Well it’s over. Our amazing Fall weather has finally made the shift to Winter. I find these change can play havoc with our fitness and exercise routines especially this year with our extended summer.
If you struggle to maintain the accumulated fitness you’ve worked all year to achieve or just want to get an early start on the upcoming here are few pointers that have worked for me over the years.
START NOW: Even if you don’t have a specific plan, try and get yourself up and doing something 4-5 days a week. After a few weeks of re-training your waking and sleeping habits you’ll be ready to add in the specific workouts you want to accomplish. If I can hit the holidays feeling like I’ve got a good routine going I’m much more content eating that extra piece of pumpkin pie. I really believe you shouldn’t punish yourself for the 6 weeks between Thanksgiving and New Years. Celebrate the holidays, but be accountable for starting your exercise routine.
Keep a log: Building momentum is crucial to all human beings. Without feedback we get distracted and bored. Imagine if you decided to get up every morning to practice your tennis game and never kept track of your improvements. Most likely you wouldn’t keep doing it. Use one of the many apps available on your phone or the internet to keep track of your invested time, the time you did the activity, and what you noticed. After committing to a month of this, you’ll feel proud as you look back over what you’ve accomplished.
Use technology…carefully: I personally don’t run outside with music, but I do when I run on a on a treadmill. What I’ve found that works is a combination of new music and old standbys. For the new music I download podcasts of topics I enjoy or recorded techno music that has a high BPM (beat per minute) count. This way someone else does all the programming and I can focus on my ride or run. There is so much available via iTunes and the internet today you can almost be certain to find something you like. My favorites are NPR programs, triathlon podcasts, TED talks, and TV shows that friends have recommended. The only caveat I would be aware of is making sure you don’t get too dependent on outside stimulus to motivate you or it may turn into a crutch you can’t do without.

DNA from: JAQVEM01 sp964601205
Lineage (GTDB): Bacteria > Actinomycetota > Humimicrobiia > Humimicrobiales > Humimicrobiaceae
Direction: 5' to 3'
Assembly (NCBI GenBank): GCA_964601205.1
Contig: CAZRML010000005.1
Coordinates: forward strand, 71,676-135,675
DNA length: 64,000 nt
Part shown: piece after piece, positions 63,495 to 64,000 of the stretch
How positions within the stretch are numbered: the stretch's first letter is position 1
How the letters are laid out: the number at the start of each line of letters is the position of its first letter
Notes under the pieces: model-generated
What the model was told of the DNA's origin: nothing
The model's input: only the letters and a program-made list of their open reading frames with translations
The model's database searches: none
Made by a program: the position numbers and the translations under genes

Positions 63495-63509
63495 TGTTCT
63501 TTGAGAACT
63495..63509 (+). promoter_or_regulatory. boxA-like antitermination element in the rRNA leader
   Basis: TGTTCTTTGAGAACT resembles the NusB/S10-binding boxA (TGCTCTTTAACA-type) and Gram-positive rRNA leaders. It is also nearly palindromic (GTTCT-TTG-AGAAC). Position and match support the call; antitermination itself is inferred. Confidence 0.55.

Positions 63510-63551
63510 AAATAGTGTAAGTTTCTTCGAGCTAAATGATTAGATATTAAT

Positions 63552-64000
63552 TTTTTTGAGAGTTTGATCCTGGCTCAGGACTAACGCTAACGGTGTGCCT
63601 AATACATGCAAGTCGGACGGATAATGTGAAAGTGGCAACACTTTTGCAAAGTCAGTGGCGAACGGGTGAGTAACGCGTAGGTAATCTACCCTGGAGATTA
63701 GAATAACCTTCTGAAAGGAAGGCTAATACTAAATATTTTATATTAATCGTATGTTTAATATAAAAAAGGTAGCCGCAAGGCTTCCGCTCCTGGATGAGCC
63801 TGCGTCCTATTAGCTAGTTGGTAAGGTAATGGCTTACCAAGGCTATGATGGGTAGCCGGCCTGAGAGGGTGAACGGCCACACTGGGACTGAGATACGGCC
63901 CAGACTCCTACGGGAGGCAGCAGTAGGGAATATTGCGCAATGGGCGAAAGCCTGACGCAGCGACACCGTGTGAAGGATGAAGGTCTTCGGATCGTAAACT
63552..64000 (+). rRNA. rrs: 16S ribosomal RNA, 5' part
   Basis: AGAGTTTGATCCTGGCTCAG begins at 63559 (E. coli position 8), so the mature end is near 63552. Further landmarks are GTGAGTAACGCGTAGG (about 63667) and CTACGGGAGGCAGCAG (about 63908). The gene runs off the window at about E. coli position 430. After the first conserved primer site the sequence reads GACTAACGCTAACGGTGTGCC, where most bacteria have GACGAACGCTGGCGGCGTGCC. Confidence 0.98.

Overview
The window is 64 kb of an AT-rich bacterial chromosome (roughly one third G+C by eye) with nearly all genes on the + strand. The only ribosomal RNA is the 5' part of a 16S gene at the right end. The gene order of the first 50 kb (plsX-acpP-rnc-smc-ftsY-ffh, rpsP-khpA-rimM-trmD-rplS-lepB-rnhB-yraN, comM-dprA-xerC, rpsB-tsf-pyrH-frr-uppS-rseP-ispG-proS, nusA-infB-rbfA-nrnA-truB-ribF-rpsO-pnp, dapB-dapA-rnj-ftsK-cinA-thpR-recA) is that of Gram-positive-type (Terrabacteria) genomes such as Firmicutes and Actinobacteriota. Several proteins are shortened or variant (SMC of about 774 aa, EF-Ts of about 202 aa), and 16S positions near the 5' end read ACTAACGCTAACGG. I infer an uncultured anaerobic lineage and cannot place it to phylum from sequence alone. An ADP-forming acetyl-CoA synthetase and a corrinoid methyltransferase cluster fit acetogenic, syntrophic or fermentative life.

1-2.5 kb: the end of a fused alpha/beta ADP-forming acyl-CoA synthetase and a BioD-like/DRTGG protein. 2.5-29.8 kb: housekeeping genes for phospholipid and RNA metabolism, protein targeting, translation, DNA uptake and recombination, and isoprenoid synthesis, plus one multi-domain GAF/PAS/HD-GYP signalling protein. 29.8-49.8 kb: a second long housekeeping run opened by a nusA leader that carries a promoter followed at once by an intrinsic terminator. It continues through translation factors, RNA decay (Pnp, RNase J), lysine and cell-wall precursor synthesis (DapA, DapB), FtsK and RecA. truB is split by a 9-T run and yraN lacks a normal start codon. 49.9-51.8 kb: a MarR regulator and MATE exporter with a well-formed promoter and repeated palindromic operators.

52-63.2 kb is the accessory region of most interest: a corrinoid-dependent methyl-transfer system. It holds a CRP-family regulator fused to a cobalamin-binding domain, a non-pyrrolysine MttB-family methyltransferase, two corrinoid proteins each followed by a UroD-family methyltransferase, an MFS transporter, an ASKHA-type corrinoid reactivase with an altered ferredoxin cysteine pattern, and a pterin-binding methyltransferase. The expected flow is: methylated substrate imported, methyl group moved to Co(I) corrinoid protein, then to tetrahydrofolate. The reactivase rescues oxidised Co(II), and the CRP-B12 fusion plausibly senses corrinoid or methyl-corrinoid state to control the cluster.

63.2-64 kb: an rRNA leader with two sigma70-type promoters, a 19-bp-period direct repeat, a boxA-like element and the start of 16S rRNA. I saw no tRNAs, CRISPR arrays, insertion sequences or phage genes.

Change your routine every 6-8 weeks: Your body craves change and as much as your mind wants consistency, your body needs to “shake it up” a few times per year. Try committing to 6 weeks without missing a day in your routine with the prize of completion being able to swap your weight lifting times with your biking sessions or something new. I find this is where it’s great to have a coach to lay out a plan for you so you have some unexpected adventure built into your workouts.
Get your nutrition dialed in: Make a conscious effort to improve the quality of your food today. Because it’s such a big task (we eat 15-25 times per week) it may take years to get it right and every week that passes means you are building cells that aren’t as healthy as they should be. The long term effect of poor nutrition will be increased disease and poor health in your later years. Your diet during the winter training months will look substantially different from your summer foods depending on what’s readily available and what you enjoy. If you would like a free copy of our “Food Recall” journal, call the office or stop by and pick one up.
Repost. Original Post November 2012